Sowing in seedbed

Sowing in seedbed

Ruth Sellers July 12, 2019

In this video, we describe the necessary materials (which you will find in our shop) and the steps to follow to enjoy your own vegetables!

Necessary material:

  • Seedbeds or Alveoli: for smaller plants, which have less root development.
  • Pots: for larger plants, which will need to develop their roots more.
  • Seeds: of the vegetables that we want to cultivate. On our website, you will find a long catalogue of organic seeds such as those shown in the tutorial.
  • Substratum: soil for seedlings. The substrate must have the following characteristics: it must be spongy to favour the root development of the plants, it must retain humidity well, so that we avoid ensuring a continuous availability of water for the seedlings without the need to water too frequently, and it must provide the nutrients that the plant needs in its development phase. In our case, we use Royal Mix from Plagron, for its excellent results. Alternatively, we can recycle pots with substrate we have already used for cultivation, adding a little earthworm humus, which will improve both its nutrients and its structure.


  1. First of all, fill with substrate the alveoli or pots where you are going to carry out the sowing. The substrates are generally very spongy, you will have to press it softly with the fingers so that it is firm (without being excessively compacted), otherwise the plant will have more difficulty in putting down roots and we will have to be much more careful when watering to avoid that the water empties us of substrate the alveoli.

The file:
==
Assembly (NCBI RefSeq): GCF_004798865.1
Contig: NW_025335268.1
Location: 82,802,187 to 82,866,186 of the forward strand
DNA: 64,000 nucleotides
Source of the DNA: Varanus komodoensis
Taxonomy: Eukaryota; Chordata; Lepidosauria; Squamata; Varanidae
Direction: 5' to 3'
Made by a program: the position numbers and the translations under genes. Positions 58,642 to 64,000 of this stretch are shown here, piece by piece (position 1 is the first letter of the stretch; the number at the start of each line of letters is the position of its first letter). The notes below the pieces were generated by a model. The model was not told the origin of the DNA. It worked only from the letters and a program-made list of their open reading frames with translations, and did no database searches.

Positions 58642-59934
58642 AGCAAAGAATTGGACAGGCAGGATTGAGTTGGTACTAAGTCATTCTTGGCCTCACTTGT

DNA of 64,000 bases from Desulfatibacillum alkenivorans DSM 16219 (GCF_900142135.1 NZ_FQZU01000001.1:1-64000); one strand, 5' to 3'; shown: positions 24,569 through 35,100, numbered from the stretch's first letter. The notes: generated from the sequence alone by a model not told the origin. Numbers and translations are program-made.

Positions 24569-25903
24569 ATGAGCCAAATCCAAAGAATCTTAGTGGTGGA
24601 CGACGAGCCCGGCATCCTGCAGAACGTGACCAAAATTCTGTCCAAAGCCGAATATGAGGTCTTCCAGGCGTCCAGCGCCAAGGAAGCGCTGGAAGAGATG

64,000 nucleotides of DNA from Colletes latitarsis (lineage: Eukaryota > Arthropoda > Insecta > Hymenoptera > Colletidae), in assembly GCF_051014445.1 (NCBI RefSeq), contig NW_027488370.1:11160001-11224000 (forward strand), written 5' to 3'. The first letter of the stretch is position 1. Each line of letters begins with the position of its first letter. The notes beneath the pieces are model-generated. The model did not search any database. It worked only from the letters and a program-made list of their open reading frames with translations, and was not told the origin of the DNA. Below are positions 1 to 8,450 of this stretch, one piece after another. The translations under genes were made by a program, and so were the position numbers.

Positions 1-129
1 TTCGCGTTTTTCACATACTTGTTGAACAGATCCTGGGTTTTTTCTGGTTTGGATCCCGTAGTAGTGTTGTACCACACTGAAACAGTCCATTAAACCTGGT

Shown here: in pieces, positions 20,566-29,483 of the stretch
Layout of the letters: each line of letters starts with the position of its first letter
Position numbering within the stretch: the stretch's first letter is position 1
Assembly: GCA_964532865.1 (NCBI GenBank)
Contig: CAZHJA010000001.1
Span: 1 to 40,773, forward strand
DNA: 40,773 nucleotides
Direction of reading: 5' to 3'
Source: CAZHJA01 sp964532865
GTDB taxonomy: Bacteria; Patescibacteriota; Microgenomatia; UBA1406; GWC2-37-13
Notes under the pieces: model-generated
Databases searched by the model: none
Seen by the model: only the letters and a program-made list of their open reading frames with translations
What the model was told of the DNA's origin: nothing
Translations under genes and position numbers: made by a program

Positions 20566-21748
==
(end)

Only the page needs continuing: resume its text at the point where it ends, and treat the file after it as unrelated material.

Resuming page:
2. Once the alveoli or full pots, we will practice a small hole with the finger, where we will introduce the seeds that we are going to sow. It is not necessary that the hole is very deep, with two or three centimetres it will be enough for the seed to be well buried.
  3. Introduce the seeds. It is important to know the vigour of the plants we are cultivating, to calibrate the number of seeds that can be introduced in each alveolus or flowerpot. For those plants that have good germination, such as tomatoes or legumes, just one seed per hole will suffice (if we fall any more do not worry, we can always clarify the plants once the seedlings have grown). In the case, for example, of lettuces, it will be better to pour three or four seeds per alveolus to ensure that we will have the desired number of seedlings to transplant when the time comes.
  4. Cover the holes by pressing gently with the soil of the alveolus itself.
  5. Water the pots or alveoli, as always when sowing. In this way, the seeds will be activated and begin their germination.


If we have carried out the sowing very early to be able to transplant as soon as the low temperatures are finished, it will be convenient for us to maintain our nursery protected from the cold. For it, we can choose the sunniest and protected corners of our terrace or garden or use mini-greenhouses.

We water every two or three days, always in small quantities, to ensure that the substrate remains moist, but avoiding waterlogging, which could cause the seeds to rot.

All we have to do now is wait for the seedlings to come out and for the heat to reach us so that we can transplant them in our orchard!

In we want to provide you with everything you need, material and knowledge so that you can turn your patio or terrace into an ecological garden for your health and well-being.

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